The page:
GMOs, A Global Debate: Linked to India’s Farmer Suicides
BANGALORE, India—Farmer suicides are too common in India. Some say the rise of genetically modified crops is to blame.
“Seed monopolies have led to suicides,” said Dr. Vandana Shiva, the founder of Navdanya Research Foundation for Science, Technology, and Ecology.
Shiva spoke of Bt-cotton, a GM strain of cotton sold by biotech giant Monsanto: “95 percent of the cotton seed is now owned and controlled by Monsanto. As most cotton seed companies are locked into licensing arrangements with Monsanto, the price of seeds jumped 8,000 percent.”
Farmer suicides have been concentrated in India’s western, cotton-growing regions.
In a 2011 documentary, titled “Bitter Seeds,” American film-maker Micha Peled alleged companies like Monsanto have taken India’s seed sovereignty.
Peled says GMOs have caused a quarter million farmer suicides annually.
These suicides have been a major driving force in India’s mass GMO protests.
On August 8, more than 1,000 farmers from 20 states gathered in the capital to demand a ban on GMOs. The protest gained momentum and significance because August 8 is celebrated as the day Indian masses rose up against the British colonial power in 1942.
On August 15, farmers presented their prime minister with an Indian flag woven of organic cotton to celebrate Independence Day.
The government has taken some steps to regulate GMOs.
In August 2012, the Parliamentary Standing Committee on Agriculture released a 492-page report and asked for the banning of GM food crops in the country. In October 2012, the technical expert committee (TEC) appointed by the Supreme Court recommended a ten-year moratorium on field trials for GMOs in India, to consider their impacts on health, the environment, the economy, and more.
GM cotton was introduced in the country in 2002. In 2009, Bt-Brinjal (a GM eggplant) got clearance—the first edible GM crop to enter India. The eggplant was placed under moratorium in 2010, however, due to protest and concerns about unknown health impacts.
Early this year, the Indian government made GMO labeling mandatory.
“We had to fight a case in the Supreme Court to demand the labeling,” Shiva said.
While GMOs stir up mass protest in India, some claim GM crops can speed the country’s development by increasing crop yields.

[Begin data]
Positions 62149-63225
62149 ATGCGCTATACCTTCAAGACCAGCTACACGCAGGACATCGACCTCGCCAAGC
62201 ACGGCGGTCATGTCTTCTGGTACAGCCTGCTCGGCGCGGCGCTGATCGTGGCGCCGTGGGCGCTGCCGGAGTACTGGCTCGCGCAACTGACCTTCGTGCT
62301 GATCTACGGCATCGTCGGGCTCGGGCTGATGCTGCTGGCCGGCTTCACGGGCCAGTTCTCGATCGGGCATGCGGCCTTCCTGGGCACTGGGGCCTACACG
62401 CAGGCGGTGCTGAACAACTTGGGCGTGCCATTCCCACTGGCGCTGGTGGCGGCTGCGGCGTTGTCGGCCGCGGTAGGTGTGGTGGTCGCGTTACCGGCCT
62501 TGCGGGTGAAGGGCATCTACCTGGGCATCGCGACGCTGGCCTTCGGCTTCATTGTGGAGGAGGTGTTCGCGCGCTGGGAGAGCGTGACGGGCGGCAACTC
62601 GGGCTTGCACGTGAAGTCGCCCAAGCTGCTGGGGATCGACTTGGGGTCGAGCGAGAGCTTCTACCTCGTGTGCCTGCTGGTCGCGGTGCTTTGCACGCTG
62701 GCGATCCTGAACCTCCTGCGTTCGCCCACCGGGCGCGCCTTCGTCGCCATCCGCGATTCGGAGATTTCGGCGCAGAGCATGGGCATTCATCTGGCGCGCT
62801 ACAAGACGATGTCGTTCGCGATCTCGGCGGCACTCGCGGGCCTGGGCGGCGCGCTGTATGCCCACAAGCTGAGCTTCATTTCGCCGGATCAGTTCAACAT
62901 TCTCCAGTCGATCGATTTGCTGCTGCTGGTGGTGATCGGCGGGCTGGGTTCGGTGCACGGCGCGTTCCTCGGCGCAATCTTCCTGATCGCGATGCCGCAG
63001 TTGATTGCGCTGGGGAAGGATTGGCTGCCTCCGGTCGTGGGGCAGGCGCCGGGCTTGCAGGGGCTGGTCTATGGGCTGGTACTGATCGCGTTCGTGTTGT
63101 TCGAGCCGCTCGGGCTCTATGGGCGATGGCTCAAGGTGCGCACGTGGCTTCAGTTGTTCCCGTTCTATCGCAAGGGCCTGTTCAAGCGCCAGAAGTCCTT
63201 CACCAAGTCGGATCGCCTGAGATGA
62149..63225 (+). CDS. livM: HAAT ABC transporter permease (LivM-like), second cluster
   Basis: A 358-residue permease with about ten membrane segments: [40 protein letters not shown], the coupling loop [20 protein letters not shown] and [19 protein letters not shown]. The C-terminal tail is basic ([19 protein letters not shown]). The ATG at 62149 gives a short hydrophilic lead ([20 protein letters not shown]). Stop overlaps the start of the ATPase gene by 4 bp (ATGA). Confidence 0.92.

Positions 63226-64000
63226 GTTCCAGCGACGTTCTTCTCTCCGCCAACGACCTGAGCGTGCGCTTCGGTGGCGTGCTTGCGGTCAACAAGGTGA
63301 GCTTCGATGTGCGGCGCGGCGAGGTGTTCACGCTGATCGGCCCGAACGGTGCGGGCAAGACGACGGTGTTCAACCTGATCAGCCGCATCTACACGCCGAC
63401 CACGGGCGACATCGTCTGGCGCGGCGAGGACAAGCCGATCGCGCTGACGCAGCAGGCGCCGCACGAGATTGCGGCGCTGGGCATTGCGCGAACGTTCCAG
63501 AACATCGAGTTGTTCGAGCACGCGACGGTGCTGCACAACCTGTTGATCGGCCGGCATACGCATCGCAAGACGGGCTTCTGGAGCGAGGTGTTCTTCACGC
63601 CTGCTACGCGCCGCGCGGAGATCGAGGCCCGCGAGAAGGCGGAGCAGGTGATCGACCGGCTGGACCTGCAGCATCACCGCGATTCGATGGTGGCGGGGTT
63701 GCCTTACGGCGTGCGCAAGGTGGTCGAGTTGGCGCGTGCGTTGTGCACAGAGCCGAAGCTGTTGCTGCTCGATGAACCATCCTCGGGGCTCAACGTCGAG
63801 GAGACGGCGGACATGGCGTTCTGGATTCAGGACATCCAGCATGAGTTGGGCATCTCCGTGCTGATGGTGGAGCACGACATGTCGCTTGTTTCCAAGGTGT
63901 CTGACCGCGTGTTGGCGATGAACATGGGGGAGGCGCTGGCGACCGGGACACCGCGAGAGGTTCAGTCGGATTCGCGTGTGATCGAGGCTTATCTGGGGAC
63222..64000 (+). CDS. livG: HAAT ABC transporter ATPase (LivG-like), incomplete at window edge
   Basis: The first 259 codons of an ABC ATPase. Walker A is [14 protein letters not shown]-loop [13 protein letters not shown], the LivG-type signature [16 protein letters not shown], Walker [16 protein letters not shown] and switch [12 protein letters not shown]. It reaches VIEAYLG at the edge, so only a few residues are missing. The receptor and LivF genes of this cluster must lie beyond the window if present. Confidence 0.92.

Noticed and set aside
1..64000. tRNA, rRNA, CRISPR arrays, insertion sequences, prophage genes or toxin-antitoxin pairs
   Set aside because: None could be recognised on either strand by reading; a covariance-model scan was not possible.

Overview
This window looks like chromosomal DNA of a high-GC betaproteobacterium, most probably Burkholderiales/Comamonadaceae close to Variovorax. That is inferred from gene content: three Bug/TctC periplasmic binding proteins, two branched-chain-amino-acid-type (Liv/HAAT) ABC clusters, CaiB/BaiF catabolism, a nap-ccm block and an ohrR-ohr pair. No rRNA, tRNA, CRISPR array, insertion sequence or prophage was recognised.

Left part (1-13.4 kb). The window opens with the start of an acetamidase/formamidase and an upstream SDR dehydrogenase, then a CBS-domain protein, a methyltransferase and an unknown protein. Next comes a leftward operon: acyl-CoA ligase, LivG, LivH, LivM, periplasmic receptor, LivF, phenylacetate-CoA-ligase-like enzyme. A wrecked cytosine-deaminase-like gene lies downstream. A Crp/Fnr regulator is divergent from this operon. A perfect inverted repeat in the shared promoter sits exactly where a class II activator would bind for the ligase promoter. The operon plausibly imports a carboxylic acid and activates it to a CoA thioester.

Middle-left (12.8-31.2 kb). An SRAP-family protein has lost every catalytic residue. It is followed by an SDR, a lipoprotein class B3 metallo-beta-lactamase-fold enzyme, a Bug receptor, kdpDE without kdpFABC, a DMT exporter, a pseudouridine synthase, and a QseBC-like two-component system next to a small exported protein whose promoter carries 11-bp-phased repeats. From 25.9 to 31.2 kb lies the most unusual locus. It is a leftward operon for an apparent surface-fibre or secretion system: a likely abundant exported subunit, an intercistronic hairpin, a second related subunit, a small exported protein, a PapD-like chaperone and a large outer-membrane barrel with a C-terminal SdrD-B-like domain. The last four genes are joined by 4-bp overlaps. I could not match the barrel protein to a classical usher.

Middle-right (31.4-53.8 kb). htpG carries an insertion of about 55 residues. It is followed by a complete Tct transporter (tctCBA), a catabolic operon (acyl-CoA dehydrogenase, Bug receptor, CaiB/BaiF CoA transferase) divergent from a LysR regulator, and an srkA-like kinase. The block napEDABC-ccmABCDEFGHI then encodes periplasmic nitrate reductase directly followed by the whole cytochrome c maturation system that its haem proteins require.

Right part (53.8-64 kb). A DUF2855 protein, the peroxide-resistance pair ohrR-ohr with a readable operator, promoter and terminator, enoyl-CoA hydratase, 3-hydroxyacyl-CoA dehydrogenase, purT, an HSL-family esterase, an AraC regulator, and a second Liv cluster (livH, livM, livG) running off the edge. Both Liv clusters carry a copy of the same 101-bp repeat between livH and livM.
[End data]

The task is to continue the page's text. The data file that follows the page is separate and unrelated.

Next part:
Do GMOs Benefit India?
The Department of Agricultural Economics and Rural Development at Georg-August-University of Goettingen, Germany, surveyed 533 farm households in four cotton-producing Indian states from 2002–2008.
It found that Bt-cotton benefited small-scale farmers. Cotton yields increased by 24 percent, and profits increased by 50 percent on average.
On the contrary, Shiva said she has seen few of the purported benefits and many additional costs and debt. Her research foundation has monitored GMO-related activities since 1997 and has led a campaign against GMOs nationally and internationally.
“The seed fails to control pests, more pests have emerged, and more pesticides have to be sprayed,” explained Shiva. “The combination of high cost, nonrenewable seeds, and costly pesticides has trapped farmers in debt. This debt trap has pushed farmers to suicide,” she added.
Shiva said: “GMOs are not needed in India. The technical expert group of the Supreme Court recognizes it, the parliamentary committee on agriculture recognizes it, and the experience with Bt-cotton shows it.”
Patent Battles, Other Alleged Monsanto Encroachments
Monsanto allegedly tampered with 16 local varieties of eggplant to develop its GM variety. The National Biodiversity Authority filed a law suit against Monsanto’s Indian partner, Mahyco.
Monsanto has tried to patent not only a variety of wheat, but also the uses of the wheat—making rotis, breads, et cetera—according to Greenpeace, which cites the Biotechnology Regulatory Authority of India Bill (BRAI) 2013. Farmers unions and Greenpeace, outraged, successfully fought this move and the patent was revoked.
Shiva said: “If there are no patents, there will be no GMOs. The only reason companies like Monsanto push GMOs is because they can claim patents and collect royalties. Seed should be in farmers’ hands.”
Preparing for any negative impacts of GMOs, some Indian organizations have started seed conservation programs. Nongovernmental organizations Navdanya and Deccan Development Society, for example, speak with farmers about GMOs and educate them on the benefits and dangers.
In Vidharba—the eastern region of Maharashtra, where most farmer suicides occur—Shiva’s organization helps farmers with seed banks it has formed. The organization has 111 community seed banks around the country.
Biotechnology Regulatory Authority of India Bill
A bill was introduced in the lower house of the Indian Parliament on April 22 to create a regulatory authority for biotechnology. Greenpeace and other GMO-opponents say it is meant to muzzle protest.
Greenpeace states in a report that the Biotechnology Regulatory Authority of India (BRAI) bill makes no mention of “independent, long term bio-safety testing and assessments of GM crops.”
“The BRAI bill takes away the decision-making authority of the state governments in open releases of GM crops, including for experiments,” Greenpeace said. This means, the bill supersedes the constitutional authority of state governments over public-health and agriculture.
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The Epoch Times is exploring the issue of genetic modification, especially as it pertains to food products, with a series titled “GMOs, A Global Debate.” Each article in this series focuses on the role and reception of genetically modified organisms (GMOs) in a different country.